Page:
Sort & Cull

Blinded by Meat Totality

John Harrington
By  John Harrington , DTN Livestock Analyst

When the moon completely blocks the sun on Monday, Aug. 21, the several minutes of high-noon darkness promises to be somewhere between awe-inspiring, eerie, and (especially for those beef and pork marketers frantically pumping the brakes) unnervingly ominous.

I don't mean to sound like some pre-scientific kook booking my ticket on the rapture express. Please keep your seat, Mr. Nostradamus.

Besides being too enlightened for such silly talk, venture capitalists turned astrologers just can't let that old end-of-the-world razzle-dazzle get in the way of merchandise that really flies off the shelf (e.g., T-shirts, eye glasses, gag sun tan lotion with negative spf).

But while the historic eclipse will almost certainly not cause the world to stop spinning on its rusty axis, I will certainly understand if increasingly beleaguered meat producers come away with that impression.

Fed cattle and hog prices have been on a slow but steady doomsday march since mid-July, both losing approximately $8-$9 over 30 days or so. Yet one hardly needs to blame cosmic chaos or the reverse gravity of black holes to explain the late-summer bearishness. In the words of Cassius, Shakespeare's co-conspirator and part-time market analyst: "The fault, dear Brutus, is not in our stars, but in ourselves."

If livestock producers currently find themselves under a dark cloud (and yes, one likely to get much darker through the end of the year), it's because of their own inflated-supply doing. As herd expansion plans culminate at higher and higher levels, the challenge of total meat tonnage (let's not forget ongoing broiler flock expansion as well) is simply overwhelming in terms of price stability.

Barring major downward corrections, in the most recent USDA inventories (Where is fake market news when you need it?), the meat stage appears to be set for record-breaking totals in the third and fourth quarters of 2017. Both quarters should be aggressively funded by increases in beef (up 3%, up 3%), pork (up 2%, up 5%) and chicken (up 2%, up 4%).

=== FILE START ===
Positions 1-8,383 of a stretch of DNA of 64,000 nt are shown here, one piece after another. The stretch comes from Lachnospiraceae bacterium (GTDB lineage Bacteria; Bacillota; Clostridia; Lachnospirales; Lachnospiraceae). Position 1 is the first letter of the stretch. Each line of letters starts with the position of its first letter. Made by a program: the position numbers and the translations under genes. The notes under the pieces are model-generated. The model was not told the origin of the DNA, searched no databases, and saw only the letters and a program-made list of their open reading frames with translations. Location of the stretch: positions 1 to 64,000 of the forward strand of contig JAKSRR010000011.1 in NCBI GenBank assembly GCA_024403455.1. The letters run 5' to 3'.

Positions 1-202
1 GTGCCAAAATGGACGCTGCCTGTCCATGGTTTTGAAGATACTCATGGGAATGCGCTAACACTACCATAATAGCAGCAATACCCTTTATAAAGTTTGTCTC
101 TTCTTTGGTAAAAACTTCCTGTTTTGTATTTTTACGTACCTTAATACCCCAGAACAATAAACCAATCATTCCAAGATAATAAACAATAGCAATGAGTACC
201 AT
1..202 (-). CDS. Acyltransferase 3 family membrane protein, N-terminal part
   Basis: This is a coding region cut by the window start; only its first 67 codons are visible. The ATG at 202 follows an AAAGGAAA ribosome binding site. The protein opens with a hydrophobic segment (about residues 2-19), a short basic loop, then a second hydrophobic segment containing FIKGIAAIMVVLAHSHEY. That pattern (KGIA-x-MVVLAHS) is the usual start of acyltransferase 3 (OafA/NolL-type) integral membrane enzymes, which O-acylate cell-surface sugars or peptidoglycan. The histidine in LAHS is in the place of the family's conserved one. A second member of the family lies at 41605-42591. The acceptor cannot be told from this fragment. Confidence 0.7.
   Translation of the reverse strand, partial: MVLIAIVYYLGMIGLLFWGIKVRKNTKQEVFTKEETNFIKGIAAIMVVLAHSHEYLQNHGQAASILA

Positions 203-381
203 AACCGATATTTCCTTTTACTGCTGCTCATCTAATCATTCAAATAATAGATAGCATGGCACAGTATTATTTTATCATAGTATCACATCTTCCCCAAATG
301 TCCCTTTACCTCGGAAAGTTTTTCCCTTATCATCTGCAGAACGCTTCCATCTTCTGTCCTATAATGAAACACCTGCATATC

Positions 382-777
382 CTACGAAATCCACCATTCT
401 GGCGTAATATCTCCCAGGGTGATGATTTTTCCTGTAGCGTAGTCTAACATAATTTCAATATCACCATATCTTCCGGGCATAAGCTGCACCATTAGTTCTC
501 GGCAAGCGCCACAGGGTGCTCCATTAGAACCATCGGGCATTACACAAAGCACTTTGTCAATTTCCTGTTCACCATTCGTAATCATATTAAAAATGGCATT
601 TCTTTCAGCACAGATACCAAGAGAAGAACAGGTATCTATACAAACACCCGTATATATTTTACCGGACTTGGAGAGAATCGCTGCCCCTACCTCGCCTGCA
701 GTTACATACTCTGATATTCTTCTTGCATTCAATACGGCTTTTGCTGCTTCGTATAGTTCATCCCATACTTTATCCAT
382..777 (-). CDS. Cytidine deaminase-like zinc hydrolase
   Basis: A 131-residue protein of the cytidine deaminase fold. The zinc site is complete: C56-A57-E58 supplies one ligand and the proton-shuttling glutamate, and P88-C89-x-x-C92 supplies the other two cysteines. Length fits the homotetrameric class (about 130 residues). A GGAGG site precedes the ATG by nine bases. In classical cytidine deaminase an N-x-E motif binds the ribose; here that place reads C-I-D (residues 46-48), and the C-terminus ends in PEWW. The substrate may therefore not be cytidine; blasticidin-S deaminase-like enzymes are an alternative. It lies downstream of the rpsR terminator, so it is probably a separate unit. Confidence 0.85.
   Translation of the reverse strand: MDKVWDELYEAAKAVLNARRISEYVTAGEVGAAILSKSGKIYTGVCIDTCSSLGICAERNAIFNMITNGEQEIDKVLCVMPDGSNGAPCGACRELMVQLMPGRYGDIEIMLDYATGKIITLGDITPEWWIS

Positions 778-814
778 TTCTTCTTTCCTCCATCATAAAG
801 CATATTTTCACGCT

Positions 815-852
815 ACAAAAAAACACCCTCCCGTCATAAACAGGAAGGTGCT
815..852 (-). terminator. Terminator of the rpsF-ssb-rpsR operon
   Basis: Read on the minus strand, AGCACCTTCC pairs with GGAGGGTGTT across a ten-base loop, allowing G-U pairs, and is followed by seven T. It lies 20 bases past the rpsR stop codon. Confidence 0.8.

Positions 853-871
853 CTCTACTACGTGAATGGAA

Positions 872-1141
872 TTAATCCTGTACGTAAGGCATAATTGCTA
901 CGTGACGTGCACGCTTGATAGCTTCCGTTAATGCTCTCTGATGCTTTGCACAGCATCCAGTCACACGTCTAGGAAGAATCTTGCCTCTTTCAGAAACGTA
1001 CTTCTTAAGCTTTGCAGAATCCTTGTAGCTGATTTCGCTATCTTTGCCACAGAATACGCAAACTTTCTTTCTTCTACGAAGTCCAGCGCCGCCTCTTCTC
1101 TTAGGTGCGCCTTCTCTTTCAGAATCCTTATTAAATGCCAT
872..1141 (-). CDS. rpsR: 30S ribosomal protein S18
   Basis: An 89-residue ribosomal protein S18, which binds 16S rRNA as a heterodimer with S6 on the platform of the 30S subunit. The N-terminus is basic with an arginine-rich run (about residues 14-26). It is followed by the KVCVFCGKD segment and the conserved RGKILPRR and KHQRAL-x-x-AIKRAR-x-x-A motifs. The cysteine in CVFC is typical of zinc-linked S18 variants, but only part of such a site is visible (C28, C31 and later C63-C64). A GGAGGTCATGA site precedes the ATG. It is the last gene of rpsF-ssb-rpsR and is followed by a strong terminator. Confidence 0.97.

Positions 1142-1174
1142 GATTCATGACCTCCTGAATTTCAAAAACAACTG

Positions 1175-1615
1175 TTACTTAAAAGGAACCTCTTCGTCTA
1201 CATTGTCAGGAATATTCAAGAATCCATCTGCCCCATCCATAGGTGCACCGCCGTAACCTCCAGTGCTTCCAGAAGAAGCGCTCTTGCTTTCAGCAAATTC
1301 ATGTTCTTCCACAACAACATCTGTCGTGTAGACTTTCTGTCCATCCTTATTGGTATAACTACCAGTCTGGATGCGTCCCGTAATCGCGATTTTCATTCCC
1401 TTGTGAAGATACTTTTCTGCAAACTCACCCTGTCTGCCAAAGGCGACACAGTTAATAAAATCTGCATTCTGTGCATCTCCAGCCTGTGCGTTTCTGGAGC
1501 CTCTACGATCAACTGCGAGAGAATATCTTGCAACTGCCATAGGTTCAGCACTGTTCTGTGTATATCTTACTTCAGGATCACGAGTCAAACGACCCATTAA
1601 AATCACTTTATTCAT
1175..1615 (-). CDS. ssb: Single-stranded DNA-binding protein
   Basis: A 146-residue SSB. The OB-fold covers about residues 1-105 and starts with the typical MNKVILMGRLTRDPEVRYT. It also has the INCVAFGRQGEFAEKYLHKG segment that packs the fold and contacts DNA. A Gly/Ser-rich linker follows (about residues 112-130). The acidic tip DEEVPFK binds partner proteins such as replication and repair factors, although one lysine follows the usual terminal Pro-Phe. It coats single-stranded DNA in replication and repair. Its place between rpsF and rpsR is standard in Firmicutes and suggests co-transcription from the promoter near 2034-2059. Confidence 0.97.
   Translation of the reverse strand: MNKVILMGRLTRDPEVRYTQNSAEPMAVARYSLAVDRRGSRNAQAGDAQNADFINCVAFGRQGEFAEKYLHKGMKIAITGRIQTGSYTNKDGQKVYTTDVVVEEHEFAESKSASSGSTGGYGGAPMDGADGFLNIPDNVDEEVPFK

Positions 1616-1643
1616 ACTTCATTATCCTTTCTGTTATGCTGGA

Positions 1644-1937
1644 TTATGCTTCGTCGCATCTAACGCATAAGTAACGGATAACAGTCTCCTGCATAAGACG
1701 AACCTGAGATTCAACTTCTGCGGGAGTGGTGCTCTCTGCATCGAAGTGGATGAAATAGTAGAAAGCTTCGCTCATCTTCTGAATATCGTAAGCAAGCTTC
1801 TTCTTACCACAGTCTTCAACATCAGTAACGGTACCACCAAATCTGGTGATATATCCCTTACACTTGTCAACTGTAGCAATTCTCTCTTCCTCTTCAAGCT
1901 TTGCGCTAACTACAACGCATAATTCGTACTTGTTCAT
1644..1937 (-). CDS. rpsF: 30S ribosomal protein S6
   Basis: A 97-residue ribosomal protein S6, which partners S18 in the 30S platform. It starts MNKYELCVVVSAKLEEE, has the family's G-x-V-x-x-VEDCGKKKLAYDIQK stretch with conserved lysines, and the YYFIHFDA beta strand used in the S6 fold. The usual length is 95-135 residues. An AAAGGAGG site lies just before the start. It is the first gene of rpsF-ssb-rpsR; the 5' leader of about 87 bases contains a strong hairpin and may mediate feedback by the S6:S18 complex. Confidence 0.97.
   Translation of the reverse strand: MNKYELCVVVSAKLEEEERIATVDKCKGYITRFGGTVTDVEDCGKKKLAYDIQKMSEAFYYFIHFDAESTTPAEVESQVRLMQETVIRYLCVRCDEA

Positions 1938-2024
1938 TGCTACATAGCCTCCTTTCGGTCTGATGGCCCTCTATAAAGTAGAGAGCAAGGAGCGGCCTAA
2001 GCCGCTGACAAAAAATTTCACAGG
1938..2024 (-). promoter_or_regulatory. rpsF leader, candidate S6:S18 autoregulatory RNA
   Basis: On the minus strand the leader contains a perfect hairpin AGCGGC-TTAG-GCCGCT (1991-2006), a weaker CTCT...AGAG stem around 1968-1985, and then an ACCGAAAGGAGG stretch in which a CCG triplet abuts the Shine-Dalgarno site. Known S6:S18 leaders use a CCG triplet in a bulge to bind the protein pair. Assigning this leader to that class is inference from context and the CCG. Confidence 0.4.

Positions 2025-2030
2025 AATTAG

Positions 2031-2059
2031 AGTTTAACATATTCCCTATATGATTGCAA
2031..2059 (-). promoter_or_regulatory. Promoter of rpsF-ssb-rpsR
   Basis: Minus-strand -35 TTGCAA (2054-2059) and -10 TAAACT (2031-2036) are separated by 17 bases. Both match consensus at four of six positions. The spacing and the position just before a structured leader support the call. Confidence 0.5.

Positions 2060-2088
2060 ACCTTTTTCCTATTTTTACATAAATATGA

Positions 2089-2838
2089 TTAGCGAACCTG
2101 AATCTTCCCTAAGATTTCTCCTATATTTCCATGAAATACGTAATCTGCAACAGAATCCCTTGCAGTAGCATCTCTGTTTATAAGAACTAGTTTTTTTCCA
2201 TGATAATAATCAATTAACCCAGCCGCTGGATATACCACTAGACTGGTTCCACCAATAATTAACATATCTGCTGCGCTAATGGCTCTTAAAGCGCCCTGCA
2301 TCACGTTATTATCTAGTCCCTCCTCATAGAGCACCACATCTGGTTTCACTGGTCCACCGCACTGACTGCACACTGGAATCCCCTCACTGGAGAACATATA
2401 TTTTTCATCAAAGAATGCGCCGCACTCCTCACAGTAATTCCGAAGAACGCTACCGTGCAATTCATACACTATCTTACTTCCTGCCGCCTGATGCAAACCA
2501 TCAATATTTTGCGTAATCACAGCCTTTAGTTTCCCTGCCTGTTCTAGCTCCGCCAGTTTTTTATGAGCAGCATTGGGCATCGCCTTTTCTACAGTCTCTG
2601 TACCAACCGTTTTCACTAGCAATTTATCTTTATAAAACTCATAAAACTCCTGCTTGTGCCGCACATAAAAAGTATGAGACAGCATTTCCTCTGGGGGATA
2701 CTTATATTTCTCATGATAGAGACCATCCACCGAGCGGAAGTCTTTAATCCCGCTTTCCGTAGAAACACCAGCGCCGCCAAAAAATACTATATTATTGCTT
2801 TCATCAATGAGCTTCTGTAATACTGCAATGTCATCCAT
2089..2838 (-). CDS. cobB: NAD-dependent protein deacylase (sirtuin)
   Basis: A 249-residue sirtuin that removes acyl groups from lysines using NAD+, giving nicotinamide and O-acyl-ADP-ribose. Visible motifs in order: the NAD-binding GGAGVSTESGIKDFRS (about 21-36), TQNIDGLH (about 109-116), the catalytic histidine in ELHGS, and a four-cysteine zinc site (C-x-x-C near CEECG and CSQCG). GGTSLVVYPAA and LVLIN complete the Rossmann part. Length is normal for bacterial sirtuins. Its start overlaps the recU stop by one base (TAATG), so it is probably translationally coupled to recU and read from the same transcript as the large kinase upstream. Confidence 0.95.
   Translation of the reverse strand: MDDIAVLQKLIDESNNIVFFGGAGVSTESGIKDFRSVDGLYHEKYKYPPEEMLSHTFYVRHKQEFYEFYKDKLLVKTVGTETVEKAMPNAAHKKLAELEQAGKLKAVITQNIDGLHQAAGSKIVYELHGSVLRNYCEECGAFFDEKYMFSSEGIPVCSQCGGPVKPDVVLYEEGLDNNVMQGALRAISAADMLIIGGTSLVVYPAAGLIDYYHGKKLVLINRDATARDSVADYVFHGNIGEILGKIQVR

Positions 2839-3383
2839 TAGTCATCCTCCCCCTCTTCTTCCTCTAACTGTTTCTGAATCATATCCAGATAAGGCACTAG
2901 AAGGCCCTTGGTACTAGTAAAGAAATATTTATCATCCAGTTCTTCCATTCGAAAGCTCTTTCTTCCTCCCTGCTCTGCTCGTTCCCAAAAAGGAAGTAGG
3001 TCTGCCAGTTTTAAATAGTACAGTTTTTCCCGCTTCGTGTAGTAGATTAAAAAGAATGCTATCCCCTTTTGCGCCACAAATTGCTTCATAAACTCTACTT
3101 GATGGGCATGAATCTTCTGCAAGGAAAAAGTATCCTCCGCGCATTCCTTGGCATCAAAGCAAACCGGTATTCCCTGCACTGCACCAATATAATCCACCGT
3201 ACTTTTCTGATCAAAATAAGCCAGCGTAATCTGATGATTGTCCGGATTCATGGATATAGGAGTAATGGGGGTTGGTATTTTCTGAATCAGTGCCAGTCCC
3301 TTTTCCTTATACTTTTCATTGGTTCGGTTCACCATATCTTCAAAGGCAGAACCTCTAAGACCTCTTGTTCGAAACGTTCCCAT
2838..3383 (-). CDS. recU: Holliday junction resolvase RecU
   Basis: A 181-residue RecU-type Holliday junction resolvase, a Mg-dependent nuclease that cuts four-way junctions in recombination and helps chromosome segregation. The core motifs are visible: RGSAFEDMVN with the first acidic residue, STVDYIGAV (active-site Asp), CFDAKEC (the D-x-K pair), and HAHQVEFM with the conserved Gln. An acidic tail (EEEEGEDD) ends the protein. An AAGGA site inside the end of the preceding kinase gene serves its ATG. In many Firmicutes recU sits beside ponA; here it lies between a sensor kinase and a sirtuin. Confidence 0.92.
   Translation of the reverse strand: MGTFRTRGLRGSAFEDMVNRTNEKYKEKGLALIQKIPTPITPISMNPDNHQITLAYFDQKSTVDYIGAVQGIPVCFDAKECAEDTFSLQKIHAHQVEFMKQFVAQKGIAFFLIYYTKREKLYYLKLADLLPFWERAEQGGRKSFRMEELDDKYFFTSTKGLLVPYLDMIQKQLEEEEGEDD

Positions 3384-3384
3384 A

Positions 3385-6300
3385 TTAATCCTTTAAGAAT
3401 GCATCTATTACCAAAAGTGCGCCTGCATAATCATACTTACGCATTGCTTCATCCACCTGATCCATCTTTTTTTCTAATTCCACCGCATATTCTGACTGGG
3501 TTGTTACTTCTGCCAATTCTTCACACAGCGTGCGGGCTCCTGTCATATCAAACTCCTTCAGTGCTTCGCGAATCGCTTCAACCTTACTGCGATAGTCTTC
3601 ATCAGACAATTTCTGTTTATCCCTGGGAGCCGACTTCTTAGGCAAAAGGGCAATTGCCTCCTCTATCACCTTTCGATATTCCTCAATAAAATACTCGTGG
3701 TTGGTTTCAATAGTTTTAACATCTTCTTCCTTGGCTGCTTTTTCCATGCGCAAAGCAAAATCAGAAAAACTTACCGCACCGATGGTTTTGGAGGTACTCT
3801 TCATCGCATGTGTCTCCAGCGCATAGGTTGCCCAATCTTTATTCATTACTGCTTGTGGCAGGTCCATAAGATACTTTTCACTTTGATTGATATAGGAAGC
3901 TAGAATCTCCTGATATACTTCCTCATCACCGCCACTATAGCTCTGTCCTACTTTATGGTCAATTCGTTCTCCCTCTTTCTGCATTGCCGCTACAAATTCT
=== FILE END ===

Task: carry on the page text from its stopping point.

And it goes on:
Given the numbers of oars currently in the water, I'm guessing total meat production for the last two quarters of 2017 stands to be record large (i.e., 24.77 billion pounds in Jul-Sep, up 1.5%; 25.87 billion pounds in Oct-Dec, up 4.2%). The vigor of domestic demand and foreign demand will be challenged to the max.

Is there any wonder why deferred livestock futures are now cautiously trading steep discounts? Is there any wonder why the late-year market sky already seems to be dimming toward totality?

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8/22/2017 | 6:06 AM CDT
Mr. Harrington, I notice that we still import large amounts of beef from Canada and Mexico. When you consider the low numbers of cattle these two countries receive from the US why shouldn't USDA slow imports until the supply of cattle from US ranchers declines? Also, since repeal of COOL prices of US cattle have decline more than 50%. The beef going to China (according USDA's web site) includes Canada and Mexican beef which can be labeled as US beef.